The Bank of Thailand's surprise move to keep interest rates steady rather than cutting could indicate the central bank has hit the limits of monetary policy amid continued political protests.
"The majority view of four members saw that the political gridlock could not be addressed by more accommodative monetary policy," Roong Mallikamas, spokesperson for the Bank of Thailand, told CNBC on Thursday.
"Political uncertainty would likely cause delays in fiscal spending and dent private sector confidence," she said. "Even if the export sector looked to improve on the back of strengthening global demand, it would likely not be enough to compensate for the weaker domestic demand."
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The central bank's monetary policy committee voted four-to-three to keep rates on hold at 2.25 percent on Wednesday, compared with a consensus expectation for a 25 basis point rate cut to help counter slowing growth as political protests continue to disrupt the economy.
Despite the split vote, Roong noted all of the committee members share the same view on the economic outlook. The Bank of Thailand downgraded its expectations for 2013's gross domestic product (GDP) from around 3 percent growth to less than 3 percent, and lowered its view on 2014 growth to around 3 percent from 4 percent.
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Thailand's economy was already slowing before anti-government political protests began in late October, hurt in part by funds flowing out of the region after the U.S. Federal Reserve in May first broached the possibility it would begin tapering its asset purchases.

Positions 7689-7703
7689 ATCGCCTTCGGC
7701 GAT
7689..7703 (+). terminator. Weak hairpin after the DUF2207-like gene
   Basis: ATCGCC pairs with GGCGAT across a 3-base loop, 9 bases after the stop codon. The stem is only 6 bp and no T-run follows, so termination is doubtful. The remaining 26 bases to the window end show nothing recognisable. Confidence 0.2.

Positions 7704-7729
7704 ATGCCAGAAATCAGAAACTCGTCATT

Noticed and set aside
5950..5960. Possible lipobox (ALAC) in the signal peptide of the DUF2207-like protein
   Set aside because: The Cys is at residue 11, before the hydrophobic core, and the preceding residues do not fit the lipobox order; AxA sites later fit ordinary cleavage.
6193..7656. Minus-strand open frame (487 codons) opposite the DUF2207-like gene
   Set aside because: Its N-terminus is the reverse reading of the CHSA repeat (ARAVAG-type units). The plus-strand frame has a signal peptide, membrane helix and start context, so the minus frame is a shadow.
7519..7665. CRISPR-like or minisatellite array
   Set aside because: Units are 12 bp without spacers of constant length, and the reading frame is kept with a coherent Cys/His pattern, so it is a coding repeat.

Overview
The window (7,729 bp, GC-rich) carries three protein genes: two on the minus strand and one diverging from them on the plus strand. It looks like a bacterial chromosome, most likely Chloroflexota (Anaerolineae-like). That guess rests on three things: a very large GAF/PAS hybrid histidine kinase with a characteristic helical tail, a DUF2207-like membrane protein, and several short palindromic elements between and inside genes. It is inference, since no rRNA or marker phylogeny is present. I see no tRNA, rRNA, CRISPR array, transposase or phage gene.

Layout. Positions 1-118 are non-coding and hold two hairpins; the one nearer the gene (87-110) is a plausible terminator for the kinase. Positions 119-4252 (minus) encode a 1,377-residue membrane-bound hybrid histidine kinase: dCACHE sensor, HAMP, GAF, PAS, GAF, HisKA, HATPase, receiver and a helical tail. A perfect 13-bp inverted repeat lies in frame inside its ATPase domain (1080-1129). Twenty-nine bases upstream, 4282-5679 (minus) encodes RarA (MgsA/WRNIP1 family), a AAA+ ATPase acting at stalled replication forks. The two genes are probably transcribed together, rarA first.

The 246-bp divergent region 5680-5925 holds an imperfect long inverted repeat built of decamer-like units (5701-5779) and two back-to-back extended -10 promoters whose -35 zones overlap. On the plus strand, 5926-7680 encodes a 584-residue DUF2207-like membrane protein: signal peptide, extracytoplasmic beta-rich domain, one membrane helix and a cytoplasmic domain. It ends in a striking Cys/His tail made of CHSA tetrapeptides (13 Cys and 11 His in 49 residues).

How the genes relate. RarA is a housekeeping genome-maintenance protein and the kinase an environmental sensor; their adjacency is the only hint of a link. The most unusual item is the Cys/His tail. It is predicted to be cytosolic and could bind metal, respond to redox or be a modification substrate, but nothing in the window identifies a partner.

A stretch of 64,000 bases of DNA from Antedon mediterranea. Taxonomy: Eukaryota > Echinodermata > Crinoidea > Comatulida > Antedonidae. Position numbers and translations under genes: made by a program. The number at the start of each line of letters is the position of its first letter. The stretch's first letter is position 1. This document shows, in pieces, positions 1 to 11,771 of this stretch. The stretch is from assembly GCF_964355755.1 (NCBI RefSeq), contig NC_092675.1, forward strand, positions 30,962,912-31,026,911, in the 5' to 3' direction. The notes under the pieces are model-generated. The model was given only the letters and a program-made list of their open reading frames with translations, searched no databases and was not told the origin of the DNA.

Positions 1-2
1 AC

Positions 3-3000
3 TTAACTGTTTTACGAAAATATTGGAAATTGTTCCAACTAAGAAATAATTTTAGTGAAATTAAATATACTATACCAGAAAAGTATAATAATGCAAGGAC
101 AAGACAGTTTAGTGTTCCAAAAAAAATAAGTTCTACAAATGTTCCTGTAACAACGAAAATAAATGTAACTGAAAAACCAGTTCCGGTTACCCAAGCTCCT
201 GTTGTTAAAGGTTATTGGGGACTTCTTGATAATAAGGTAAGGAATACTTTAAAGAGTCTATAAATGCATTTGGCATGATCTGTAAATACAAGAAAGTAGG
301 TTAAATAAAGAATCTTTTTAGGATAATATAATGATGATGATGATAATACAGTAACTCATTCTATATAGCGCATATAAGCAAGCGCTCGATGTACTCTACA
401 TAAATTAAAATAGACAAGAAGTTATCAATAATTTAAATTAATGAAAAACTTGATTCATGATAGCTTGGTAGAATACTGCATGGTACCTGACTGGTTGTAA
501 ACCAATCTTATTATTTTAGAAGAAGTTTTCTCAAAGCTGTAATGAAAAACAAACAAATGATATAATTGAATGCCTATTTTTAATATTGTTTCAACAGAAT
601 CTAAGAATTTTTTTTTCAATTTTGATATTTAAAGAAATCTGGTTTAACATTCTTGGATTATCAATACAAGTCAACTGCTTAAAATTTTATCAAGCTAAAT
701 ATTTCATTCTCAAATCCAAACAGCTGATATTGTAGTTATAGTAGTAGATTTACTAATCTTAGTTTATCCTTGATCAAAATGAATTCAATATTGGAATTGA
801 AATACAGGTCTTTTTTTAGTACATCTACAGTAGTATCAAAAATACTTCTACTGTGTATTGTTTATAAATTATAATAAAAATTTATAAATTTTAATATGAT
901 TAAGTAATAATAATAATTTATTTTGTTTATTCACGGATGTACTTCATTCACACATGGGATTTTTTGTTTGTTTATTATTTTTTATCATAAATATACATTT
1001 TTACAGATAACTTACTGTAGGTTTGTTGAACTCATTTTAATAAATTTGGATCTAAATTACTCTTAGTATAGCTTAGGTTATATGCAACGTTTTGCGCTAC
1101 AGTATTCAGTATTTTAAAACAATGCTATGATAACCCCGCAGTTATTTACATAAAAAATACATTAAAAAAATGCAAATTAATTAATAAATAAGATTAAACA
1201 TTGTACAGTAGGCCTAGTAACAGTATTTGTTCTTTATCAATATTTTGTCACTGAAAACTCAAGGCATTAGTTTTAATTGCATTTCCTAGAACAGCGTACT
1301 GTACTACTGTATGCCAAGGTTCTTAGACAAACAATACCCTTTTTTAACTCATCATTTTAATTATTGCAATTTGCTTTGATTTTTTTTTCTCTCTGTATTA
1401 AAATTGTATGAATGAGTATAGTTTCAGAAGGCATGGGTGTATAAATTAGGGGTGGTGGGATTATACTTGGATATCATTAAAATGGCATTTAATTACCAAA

Analysts' expectations that the central bank would act may have been thwarted, but they expect this is just a rate cut delayed, not a rate cut denied.
"The longer the political crisis drags on, the greater will be its impact on the economy," Krystal Tan, an Asia economist at Capital Economics, said in a note. "A prolonged standoff could disrupt the roll-out of key public infrastructure projects and cause further damage to the important tourism industry. Given that a caretaker government faces spending restrictions, the pressure is on the Bank of Thailand to prop up demand."
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Others also expect the central bank will be forced to act.
"The central bank will eventually be compelled to use up what little ammunition it has left in the coming months, and cut its policy rate by another two times (of 25bps each) before the first half of the year is up," HSBC said in a note. "There is no real end game in sight, given the February 2 elections may not appease the opposition and protesting groups."
In response to a spate of protest-related violence over the weekend which killed at least one and wounded dozens, some seriously, the government declared a 60-day state of emergency in Bangkok and surrounding provinces late Tuesday, allowing security agencies powers including enforcing curfews, detaining suspects without charges and preventing large political gatherings.
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While so far the government has avoided strictly enforcing these measures, how the powers are used is being closely watched as a potential flashpoint for intensifying protests.
The street protests are calling for Prime Minister Yingluck Shinawatra to step down and to replace their country's democracy with an unelected "people's council" for an undefined period of time.
In early December, Yingluck called a snap election in an unsuccessful effort to defuse protests. Since then, the main opposition, the Democrat party, has said it will boycott the election and protesters have prevented candidates from registering. The Election Commission is seeking the approval of the Constitutional Court to delay the elections.
—By CNBC.Com's Leslie Shaffer; Follow her on Twitter